Texan farmers took a direct hit from the Winter storm Uri, when some areas of Texas reached between 10 and 0 degrees Fahrenheit. In the beginning of February, the average temperature in Texas was hovering near 72 degrees whereas by 14th February, it had dipped to single digits. How did this happen? Read more about what really happened and what can be done to prevent such disasters, again.
What Does This Mean For the Farmers?
With fields frozen and greenhouses out of power, many farmers are reporting complete crop losses. Texas Citrus Mutual alone estimates an upwards of $300 million in crop loss and damage.
Dairy farmers had to dump thousands of gallons of unpasteurized milk for days as processing plants were left without power.
While it’s going to take longer to completely assess farms, repair what’s been broken, and plant new food for us in the coming 6-8 weeks, what can we do, as a community, to support our Texan farmers?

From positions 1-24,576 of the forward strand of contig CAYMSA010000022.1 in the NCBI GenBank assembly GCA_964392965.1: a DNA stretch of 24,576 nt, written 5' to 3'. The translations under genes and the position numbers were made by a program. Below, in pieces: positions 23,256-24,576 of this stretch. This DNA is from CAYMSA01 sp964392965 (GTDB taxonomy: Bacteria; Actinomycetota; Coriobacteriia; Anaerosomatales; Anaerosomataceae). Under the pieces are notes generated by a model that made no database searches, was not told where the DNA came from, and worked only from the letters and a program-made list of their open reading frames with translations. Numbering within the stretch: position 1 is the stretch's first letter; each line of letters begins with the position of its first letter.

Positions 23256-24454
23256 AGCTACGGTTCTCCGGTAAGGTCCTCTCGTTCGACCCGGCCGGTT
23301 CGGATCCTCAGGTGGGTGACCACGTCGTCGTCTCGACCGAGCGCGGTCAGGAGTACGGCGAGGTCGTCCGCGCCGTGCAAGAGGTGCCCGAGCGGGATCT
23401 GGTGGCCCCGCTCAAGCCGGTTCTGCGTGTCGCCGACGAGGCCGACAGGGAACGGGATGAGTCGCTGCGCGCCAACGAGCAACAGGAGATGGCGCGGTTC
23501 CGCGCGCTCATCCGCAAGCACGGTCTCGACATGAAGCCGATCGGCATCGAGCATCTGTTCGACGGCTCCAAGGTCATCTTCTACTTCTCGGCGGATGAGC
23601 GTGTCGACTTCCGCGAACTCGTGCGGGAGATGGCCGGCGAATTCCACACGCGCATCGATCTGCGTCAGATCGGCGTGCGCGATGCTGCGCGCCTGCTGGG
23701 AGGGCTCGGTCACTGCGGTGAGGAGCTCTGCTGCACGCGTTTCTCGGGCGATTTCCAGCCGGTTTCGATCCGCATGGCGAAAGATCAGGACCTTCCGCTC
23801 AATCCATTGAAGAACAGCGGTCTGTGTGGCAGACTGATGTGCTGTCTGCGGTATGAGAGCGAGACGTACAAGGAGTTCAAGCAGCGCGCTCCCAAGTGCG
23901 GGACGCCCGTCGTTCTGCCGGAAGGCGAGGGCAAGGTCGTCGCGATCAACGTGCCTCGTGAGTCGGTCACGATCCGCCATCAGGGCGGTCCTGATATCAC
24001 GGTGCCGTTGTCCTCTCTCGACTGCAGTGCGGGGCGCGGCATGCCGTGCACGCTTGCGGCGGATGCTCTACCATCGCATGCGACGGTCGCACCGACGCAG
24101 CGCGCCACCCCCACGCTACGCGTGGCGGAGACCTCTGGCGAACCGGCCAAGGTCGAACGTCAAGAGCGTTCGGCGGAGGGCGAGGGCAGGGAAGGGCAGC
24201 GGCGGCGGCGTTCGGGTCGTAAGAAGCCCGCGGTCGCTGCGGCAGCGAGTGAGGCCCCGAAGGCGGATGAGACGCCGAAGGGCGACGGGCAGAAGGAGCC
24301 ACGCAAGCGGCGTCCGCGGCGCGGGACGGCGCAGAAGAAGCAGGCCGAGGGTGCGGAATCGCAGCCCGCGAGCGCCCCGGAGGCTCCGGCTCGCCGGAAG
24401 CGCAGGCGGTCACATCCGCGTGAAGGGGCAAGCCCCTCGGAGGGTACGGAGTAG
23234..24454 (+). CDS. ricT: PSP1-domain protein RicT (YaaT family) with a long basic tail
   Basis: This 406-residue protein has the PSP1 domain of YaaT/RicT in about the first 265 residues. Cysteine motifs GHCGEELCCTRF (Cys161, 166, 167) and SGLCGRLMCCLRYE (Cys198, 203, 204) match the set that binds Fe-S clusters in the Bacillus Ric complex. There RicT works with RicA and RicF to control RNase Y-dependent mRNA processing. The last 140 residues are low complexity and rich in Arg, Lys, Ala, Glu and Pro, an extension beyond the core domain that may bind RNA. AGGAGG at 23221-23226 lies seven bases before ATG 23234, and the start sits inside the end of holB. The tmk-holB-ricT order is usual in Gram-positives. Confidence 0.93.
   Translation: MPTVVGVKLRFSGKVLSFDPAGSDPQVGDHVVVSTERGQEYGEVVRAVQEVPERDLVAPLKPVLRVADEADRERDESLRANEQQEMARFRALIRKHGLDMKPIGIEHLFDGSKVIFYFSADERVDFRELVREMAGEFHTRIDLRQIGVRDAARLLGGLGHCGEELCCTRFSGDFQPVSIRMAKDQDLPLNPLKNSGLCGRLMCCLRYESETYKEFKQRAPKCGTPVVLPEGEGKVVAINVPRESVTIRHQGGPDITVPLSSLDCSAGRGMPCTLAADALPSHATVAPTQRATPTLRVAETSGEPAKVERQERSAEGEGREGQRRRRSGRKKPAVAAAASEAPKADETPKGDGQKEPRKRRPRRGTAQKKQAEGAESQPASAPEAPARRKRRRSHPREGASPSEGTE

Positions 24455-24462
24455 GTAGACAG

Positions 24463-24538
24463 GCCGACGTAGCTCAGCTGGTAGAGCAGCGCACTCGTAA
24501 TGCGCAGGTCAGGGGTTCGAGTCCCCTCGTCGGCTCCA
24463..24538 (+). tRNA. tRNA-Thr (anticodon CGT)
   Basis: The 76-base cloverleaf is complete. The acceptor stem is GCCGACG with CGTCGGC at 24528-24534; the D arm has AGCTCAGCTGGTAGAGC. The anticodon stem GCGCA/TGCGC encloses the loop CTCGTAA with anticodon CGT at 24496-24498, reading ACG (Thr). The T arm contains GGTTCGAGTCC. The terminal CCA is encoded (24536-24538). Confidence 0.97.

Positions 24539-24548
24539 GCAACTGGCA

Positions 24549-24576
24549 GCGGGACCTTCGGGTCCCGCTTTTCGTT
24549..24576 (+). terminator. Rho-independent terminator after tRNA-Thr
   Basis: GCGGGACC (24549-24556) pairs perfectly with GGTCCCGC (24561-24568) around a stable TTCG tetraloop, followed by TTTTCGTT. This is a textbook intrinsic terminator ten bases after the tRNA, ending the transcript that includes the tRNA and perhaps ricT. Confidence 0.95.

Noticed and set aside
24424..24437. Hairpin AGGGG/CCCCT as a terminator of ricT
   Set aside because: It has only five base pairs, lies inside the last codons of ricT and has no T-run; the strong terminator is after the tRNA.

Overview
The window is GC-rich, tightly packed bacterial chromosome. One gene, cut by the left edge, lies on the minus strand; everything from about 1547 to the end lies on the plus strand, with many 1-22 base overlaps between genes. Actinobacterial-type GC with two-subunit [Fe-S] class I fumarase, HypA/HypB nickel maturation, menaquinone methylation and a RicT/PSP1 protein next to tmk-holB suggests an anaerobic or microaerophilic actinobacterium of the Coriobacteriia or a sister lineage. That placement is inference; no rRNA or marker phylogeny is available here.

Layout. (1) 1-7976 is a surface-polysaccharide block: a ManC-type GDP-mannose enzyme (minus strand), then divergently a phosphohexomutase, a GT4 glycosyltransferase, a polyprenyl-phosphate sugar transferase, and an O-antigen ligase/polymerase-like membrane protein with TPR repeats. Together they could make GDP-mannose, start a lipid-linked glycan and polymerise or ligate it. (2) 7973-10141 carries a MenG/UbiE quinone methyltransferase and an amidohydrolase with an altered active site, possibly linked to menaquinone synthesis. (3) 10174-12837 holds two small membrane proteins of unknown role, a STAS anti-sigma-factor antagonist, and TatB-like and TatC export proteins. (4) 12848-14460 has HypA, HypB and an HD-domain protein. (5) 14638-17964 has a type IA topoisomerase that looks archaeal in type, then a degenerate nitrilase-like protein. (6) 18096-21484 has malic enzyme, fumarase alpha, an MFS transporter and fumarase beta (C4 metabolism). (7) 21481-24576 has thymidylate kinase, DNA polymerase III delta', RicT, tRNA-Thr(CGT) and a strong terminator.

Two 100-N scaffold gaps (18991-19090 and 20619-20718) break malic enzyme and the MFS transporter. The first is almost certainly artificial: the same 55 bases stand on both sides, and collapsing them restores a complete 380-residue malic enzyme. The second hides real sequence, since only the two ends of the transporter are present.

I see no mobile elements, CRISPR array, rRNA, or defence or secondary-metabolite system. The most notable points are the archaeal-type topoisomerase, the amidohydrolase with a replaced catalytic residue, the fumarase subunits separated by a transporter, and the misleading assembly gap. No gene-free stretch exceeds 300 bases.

For starters, go down to your local farmers market. Get what you can. There may not be a whole lot, but there are eggs, poultry, baked goods, honey, veggies and fruit. Shopping locally can help the local economy grow and prosper. Here is a list of reasons why you should shop and eat locally.
To make it easy for the buyers, this is a list of all the Farmers Markets that are going to be open on 27th and 28th of February.
Support Your Local Farmer
As we are heading towards an exceedingly trying time, Texan farmers are asking us to support local products in their efforts to bounce back. Here is a list of relief resources and funding campaigns exclusively for farmers that you can support.